The Tress are Full

Red-winged Blackbirds

Jen McGruter, Environmental Educator

How many of you evening park visitors out there have been witness to this lately? The seemingly chaotic, loud chatter you hear high in the trees above the wetlands just so happens to be the evening return of our beloved Red-winged Blackbirds (Agelaius phoeniceus). The sight of the every-morning mass exodus of this species is just as enthralling to watch as well, if you ever get the chance to come to the nature park closer to sunrise.

Every day these birds leave their roosting spots in the wetland grasses and shrubs in search of better foraging grounds for the day, sometimes traveling up to 50 miles away! Each string of birds in flight almost seems like one of the most coordinated events that you might ever see in your life, almost as if the Marching Band Leader has given the signal and every single individual thereafter knows exactly when to take flight and follow along in the miles-long parade. And there seems to be just one parade after the other for what seems like forever. We estimated there to be about 3,500 band members in the multitude of parades the morning of our Christmas Bird Count last month!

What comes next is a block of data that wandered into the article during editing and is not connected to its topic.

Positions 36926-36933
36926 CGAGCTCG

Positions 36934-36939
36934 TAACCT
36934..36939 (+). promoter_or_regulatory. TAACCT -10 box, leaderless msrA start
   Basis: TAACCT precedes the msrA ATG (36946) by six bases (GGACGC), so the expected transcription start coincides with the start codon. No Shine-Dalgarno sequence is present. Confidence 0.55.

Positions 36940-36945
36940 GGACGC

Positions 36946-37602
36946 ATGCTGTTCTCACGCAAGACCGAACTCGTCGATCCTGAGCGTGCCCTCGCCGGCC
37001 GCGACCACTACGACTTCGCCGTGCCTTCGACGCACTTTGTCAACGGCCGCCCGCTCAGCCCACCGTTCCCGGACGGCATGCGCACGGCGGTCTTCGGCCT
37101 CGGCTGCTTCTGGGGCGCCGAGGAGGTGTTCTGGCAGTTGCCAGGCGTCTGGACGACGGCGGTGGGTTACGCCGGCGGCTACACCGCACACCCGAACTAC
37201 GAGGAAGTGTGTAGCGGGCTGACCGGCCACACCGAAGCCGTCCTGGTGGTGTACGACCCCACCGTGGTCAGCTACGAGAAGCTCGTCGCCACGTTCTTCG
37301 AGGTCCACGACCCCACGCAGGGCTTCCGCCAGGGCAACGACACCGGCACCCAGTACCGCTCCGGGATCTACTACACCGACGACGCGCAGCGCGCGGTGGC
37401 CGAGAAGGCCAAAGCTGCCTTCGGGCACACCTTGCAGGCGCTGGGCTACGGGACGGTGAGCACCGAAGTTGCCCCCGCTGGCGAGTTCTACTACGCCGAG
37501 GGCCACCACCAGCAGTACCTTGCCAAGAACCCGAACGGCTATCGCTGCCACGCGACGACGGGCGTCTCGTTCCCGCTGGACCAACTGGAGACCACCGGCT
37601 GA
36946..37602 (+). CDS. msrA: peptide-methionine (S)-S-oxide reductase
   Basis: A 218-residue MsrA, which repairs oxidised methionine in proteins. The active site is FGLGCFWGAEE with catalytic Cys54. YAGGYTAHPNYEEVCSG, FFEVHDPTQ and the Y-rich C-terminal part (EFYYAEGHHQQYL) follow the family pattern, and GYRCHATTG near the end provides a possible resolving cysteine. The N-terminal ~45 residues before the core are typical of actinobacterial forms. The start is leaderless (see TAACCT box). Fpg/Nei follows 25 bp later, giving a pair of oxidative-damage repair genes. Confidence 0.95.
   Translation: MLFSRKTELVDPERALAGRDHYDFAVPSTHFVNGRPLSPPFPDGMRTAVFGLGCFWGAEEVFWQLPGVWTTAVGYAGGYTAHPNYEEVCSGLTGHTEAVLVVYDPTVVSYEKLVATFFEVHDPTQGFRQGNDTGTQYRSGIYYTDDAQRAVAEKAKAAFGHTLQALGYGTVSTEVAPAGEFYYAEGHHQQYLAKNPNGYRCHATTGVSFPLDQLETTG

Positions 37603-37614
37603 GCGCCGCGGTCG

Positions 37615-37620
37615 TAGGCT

I imagine the heeds of birds split off to take advantage of different foraging areas throughout the state, but when leaving the nature park they all seem to be heading in the same direction – West to Southwest. I’ve even spotted one of the parades marching high in the sky above the town of Hephzibah around 7:30am on my way to take my son to school. If they are traveling in that direction up to 50 miles away, they could be flying all the way to Macon, GA (by my uncanny estimation of straight flight distance on googlemaps) and back again every single day!

This time of year Red-winged Blackbirds are known to forage on ‘weedy seeds,’ like ragweed and cocklebur, but at the nature park they seem to love the sweetgum balls still hanging from the American Sweetgum trees (Liquidambar styraciflua). The last time I walked down the sidewalk from the campus buildings toward the front parking lot and passed a sweetgum tree with a slurry of Red-winged Blackbirds hanging out above me, I had to stop a moment. It took me a long minute to realize that it wasn’t beginning to rain and that the sound I was hearing, that sounded almost exactly like rain drops falling in forest, was just the falling of leftover seed trash uneaten by the birds overhead. Yet another amazing, mind-blowing experience that the birds have given me! Oh, how I love the gifts of nature.

For anyone that hasn’t experienced the amazingness of our Red-winged Blackbird population here at Phinizy Swamp Nature Park, I encourage you to find the time to take a walk in the early morning or late afternoon to take part. These birds, just like many, are just wonderful!